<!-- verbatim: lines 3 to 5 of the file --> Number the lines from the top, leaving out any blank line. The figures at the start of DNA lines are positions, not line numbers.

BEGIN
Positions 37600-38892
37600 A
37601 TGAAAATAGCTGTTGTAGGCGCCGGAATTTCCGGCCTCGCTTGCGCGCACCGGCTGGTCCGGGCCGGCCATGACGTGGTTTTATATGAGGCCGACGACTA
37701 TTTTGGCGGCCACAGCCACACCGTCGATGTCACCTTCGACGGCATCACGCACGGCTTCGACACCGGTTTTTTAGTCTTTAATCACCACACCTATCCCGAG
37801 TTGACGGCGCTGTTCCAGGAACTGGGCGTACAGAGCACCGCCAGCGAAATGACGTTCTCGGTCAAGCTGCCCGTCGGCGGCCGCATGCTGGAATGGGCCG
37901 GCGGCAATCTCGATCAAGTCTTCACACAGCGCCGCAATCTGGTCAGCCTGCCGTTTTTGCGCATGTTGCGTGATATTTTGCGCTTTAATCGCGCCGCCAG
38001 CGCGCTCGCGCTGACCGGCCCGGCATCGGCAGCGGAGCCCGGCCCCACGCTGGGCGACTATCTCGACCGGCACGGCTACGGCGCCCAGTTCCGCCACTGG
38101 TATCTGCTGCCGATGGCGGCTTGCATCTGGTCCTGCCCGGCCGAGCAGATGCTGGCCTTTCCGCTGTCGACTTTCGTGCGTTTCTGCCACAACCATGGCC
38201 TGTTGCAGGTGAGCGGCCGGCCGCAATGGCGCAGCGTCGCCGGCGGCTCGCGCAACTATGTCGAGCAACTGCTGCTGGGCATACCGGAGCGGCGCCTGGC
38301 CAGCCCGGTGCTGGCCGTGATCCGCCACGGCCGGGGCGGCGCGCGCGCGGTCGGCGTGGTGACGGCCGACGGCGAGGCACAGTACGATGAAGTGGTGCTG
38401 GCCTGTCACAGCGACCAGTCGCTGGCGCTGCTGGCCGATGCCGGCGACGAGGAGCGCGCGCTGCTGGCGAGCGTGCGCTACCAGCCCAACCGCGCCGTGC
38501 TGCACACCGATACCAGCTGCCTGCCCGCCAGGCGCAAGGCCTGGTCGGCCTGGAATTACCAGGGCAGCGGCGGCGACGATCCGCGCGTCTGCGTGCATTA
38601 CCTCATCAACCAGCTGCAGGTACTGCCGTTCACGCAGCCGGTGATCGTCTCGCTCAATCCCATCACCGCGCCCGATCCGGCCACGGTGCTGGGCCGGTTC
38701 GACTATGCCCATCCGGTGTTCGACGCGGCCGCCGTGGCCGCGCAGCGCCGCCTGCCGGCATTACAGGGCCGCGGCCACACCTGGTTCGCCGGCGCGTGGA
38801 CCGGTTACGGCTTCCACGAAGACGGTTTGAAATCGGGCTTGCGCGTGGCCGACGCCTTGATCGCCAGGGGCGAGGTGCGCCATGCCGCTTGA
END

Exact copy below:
37601 TGAAAATAGCTGTTGTAGGCGCCGGAATTTCCGGCCTCGCTTGCGCGCACCGGCTGGTCCGGGCCGGCCATGACGTGGTTTTATATGAGGCCGACGACTA
37701 TTTTGGCGGCCACAGCCACACCGTCGATGTCACCTTCGACGGCATCACGCACGGCTTCGACACCGGTTTTTTAGTCTTTAATCACCACACCTATCCCGAG
37801 TTGACGGCGCTGTTCCAGGAACTGGGCGTACAGAGCACCGCCAGCGAAATGACGTTCTCGGTCAAGCTGCCCGTCGGCGGCCGCATGCTGGAATGGGCCG